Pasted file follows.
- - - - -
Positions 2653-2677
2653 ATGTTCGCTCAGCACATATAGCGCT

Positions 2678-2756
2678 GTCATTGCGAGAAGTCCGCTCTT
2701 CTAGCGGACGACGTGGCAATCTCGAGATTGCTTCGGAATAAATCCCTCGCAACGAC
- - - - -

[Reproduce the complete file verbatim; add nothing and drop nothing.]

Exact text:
Positions 2653-2677
2653 ATGTTCGCTCAGCACATATAGCGCT

Positions 2678-2756
2678 GTCATTGCGAGAAGTCCGCTCTT
2701 CTAGCGGACGACGTGGCAATCTCGAGATTGCTTCGGAATAAATCCCTCGCAACGAC